At the same time, Lieberfarb was approached by Howard Stringer about coming to Sony as a senior executive. Lieberfarb then approached Meyer about allowing him to establish a new Home Entertainment Group that would include technology, online, home video, video games and worldwide pay per view and video on demand.

Following the dismissal of his proposal by Meyer, the two met again in January 2000 and Lieberfarb was offered a new five-year deal and 100,000 in TW stock options. When he asked about the customary cash bonus, Lieberfarb was told that stock options were the new form of incentive. Just before the TW-AOL merger, Lieberfarb met with Levin, who told him that TW had changed its policy on cash bonuses. Levin made it clear that he would not pay the DVD bonus in cash and urged him to take 250,000 in stock options.

According to the arbitration complaint, Levin said, “Warren, I think you should take this. My intention is to make you very, very rich, a very, very wealthy man with a once in a lifetime reward.” A confessed neophyte when it came to the Internet, Lieberfarb relied on Levin’s representations because of their 30-year relationship and Lieberfarb’s belief that Levin paid extraordinary attention to detail and had an in-depth knowledge of every area of the company.

In an attempt to test the value of stock options, Lieberfarb concluded that the bonus should be worth $25 million, and according to the arbitration document, an executive in the Human Resources department agreed. Detailed schedules prepared by the department showed that the value of the options would be no less than $35 million in the worst-case scenario and more likely $74 million. Lieberfarb also studied the business plan for AOL and Time Warner, which had not yet officially merged. but was acting as one company.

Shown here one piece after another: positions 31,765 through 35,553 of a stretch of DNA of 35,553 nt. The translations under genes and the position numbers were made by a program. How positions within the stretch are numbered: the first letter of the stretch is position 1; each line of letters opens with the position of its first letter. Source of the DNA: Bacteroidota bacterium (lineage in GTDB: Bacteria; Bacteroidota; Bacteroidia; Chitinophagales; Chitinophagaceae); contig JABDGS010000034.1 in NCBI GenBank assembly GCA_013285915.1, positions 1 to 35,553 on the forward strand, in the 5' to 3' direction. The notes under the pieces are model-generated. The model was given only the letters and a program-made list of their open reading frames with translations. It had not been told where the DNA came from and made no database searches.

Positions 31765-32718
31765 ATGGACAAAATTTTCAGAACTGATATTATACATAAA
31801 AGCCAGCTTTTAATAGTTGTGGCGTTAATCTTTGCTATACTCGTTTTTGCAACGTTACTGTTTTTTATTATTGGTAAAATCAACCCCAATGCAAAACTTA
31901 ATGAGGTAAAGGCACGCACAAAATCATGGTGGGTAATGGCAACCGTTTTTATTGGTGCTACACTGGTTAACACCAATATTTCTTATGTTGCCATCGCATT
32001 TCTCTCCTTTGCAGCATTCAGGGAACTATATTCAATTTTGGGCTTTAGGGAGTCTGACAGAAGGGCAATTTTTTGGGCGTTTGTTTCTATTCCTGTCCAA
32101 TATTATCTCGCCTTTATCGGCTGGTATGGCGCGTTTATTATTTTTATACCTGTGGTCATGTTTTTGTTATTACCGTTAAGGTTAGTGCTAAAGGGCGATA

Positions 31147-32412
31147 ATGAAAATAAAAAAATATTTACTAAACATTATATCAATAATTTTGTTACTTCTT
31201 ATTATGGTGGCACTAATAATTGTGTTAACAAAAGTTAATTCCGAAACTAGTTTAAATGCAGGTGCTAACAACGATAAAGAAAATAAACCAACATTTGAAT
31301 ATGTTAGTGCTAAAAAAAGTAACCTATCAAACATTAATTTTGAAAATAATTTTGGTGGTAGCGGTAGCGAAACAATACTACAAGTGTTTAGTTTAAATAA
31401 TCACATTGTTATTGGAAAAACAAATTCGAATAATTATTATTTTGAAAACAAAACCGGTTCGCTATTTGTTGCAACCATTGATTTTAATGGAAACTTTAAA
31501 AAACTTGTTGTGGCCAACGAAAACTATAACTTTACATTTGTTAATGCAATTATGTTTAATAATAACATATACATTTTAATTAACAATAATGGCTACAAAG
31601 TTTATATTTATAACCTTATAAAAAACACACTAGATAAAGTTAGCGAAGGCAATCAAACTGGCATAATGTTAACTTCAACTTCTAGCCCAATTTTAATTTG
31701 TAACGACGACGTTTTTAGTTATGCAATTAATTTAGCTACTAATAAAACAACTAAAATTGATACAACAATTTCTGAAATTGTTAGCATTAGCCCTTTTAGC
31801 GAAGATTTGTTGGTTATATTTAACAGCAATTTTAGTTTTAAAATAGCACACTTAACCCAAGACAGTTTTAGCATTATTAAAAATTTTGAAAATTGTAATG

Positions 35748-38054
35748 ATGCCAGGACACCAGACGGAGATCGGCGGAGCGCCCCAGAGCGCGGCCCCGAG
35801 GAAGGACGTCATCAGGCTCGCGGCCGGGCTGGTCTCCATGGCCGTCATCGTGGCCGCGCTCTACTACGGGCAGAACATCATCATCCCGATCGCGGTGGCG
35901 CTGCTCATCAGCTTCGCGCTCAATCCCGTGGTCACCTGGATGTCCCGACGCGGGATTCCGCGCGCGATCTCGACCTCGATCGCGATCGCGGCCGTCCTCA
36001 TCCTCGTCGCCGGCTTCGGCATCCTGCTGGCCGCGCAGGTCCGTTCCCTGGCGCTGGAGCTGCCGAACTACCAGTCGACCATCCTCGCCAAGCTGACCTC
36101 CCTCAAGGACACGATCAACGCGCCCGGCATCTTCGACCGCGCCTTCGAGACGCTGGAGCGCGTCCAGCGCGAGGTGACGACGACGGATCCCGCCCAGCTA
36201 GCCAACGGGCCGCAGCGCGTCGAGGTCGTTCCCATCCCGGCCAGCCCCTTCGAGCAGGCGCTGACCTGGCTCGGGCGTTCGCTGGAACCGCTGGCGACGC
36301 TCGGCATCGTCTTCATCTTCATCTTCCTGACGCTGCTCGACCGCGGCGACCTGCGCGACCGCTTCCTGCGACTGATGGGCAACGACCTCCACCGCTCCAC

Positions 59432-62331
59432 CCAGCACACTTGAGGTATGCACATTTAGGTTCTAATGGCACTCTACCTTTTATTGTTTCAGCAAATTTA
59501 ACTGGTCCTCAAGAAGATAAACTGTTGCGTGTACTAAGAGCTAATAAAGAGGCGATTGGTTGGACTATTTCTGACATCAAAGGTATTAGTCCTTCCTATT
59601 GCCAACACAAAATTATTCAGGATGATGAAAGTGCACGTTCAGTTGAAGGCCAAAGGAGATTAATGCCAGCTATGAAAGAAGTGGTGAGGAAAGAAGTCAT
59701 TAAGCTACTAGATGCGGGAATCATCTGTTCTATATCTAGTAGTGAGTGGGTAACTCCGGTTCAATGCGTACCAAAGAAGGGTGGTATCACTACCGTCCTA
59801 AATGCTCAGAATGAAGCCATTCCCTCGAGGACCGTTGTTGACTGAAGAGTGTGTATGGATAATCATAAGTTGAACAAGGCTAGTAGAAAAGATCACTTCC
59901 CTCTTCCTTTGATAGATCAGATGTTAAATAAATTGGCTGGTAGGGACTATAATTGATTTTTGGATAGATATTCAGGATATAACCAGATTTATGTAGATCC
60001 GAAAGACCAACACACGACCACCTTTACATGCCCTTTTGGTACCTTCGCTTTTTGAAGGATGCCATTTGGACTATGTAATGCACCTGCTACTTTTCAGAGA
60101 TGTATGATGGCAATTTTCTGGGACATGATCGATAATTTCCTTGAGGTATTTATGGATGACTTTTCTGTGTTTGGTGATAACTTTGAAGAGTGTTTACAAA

The only risks forecast were slower industry growth and pricing pressure. There was no indication of any risk related to AOL’s advertising sales. Relying on all these representations, Lieberfarb signed a new employment agreement on August 8, 2000, which included 250,000 stock options instead of the DVD cash bonus.

The options granted in the agreement were at $56.00 per share. AOL Time Warner stock reached an all-time low of $8.60 in July 2002. It is now trading at between $17 and $18 per share.

Lieberfarb then watched in horror as AOL TW admitted accounting irregularities and the stock price plummeted. At the same time, the profitability of DVDs continued to grow. Lieberfarb complained to Meyer, Parsons, and Levin about his discontent that Warner Bros. had not kept its promise to him. On Dec. 11, 2002, Meyer asked Lieberfarb to meet him in the lobby of the Four seasons Hotel in New York.

Meyer fired him, saying, “You have created a negative environment that has created conditions adverse to the company achieving its profitability objectives and goals and you should move on.”

Lieberfarb was locked out of his office on Dec. 20, 2002.

In his arbitration, Lieberfarb claims breach of contract and negligent misrepresentation. He is seeking approximately $30 million. The largest portion is the $25 million cash bonus for the DVD. Of the remaining $5 million, the bulk of it is a claim that the $10 million severance pay he received in 2003 was inadequate because it undervalued the bonus provisions under his contract. He also claims that the mitigation clause in his contract should not be enforced. Warners has counterclaimed, alleging that it is entitled to a portion of any income he receives.